When Municipalities Overreach

Municipal bodies occasionally try extreme measures.  The city of Hazelton recently adopted a severe immigration policy that brought it instant notoriety nationally in that it was more restrictive than anything in the country.  (The law has been stricken by the courts, though the issue is destined to be with us for some time.)

The city of Jeannette in Westmoreland County, Pennsylvania tried something fairly extreme out of frustration in 2005, in an effort to collect from the owners of real estate who were deadbeats in that they either owed taxes or other municipal service fees.  The measure in this case was an ordinance which provided that no person who owes money to the City for any reason would be entitled to be issued any permit to do anything until the delinquencies were cured fully.

That included anyone seeking among others a building permit, subdivision approval, zoning change, occupancy permit, or “any other license or permit associated with construction, demolition, use and/or occupancy of any property in the City…”.  Would it surprise you to know that this caught the attention of the deadbeats?  Several projects were stopped cold.

And the Ordinance did not just apply to the corporations, partnerships, or other entities which owned real estate; it applied to every “partner, shareholder, officer or director of any corporation or other business entity” who owed taxes or fees to the City.   A person could own as little as 1% of the stock of a corporation; and if the corporation had any delinquency on the books of the City, the shareholder was effectively shut out from obtaining permits relating to any parcel of real estate he or she owned anywhere in the City.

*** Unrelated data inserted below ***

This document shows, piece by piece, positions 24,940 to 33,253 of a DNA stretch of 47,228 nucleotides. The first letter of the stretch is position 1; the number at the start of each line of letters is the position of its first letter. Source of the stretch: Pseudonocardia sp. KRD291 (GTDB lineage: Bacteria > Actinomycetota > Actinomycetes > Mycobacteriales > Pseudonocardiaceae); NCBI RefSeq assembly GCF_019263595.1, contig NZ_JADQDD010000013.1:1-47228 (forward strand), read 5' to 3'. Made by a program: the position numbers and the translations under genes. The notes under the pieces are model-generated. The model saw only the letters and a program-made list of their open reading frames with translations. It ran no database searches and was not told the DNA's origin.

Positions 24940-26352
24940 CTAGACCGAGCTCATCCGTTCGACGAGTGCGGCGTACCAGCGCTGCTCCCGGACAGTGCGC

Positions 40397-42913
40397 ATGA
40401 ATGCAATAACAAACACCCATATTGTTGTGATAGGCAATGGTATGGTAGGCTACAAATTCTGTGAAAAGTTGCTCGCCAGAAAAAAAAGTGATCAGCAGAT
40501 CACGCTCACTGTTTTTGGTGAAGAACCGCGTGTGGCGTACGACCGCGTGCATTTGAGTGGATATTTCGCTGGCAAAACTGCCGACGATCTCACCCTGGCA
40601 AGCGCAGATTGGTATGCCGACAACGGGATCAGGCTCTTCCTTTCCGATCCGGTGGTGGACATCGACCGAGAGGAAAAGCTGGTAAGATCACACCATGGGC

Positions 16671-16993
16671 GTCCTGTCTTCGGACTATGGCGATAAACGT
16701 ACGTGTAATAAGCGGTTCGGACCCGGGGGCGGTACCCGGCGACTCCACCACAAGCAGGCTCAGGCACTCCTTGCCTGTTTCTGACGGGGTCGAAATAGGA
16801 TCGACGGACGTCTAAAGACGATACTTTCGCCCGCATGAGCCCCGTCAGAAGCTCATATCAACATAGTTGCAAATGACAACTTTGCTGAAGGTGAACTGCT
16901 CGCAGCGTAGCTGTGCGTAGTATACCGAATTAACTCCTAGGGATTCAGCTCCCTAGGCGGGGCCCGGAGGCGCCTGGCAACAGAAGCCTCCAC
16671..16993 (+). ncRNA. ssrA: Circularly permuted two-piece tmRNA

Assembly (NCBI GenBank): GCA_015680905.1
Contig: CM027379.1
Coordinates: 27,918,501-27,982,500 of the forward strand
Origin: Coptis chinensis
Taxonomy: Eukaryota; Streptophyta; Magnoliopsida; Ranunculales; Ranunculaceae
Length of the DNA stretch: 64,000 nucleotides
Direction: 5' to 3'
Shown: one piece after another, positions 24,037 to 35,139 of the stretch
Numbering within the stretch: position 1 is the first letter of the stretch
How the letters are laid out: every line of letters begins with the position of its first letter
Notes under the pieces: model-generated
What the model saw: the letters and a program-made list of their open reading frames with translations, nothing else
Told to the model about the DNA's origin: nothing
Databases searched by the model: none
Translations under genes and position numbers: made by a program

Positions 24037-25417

The Commonwealth Court spent little time deciding the Ordinance is invalid (Trigona  v. City of Jeannette).  All municipalities in Pennsylvania are created by statutes enacted by the Pennsylvania legislature.  It has long been decided that a municipality, as a creature of legislation, is strictly limited to those powers specifically enumerated in the legislation which creates it.

In the case of a third-class city which Jeannette is, the City is given two methods of collecting its real estate taxes: either place a municipal lien against the delinquent property or sue the owner (as a contractual obligation) in the county court. The Ordinance in question made no effort to mask its purpose; in its preamble it explains that it is created to enforce delinquents to pay.

Though a citizen of Jeanette who pays his or her taxes in a timely manner might applaud the concept because deadbeats increase the burden of the rest, the Court struck the Ordinance because it was beyond the designated powers of the City to adopt such a sweeping measure.

– Ken Butera

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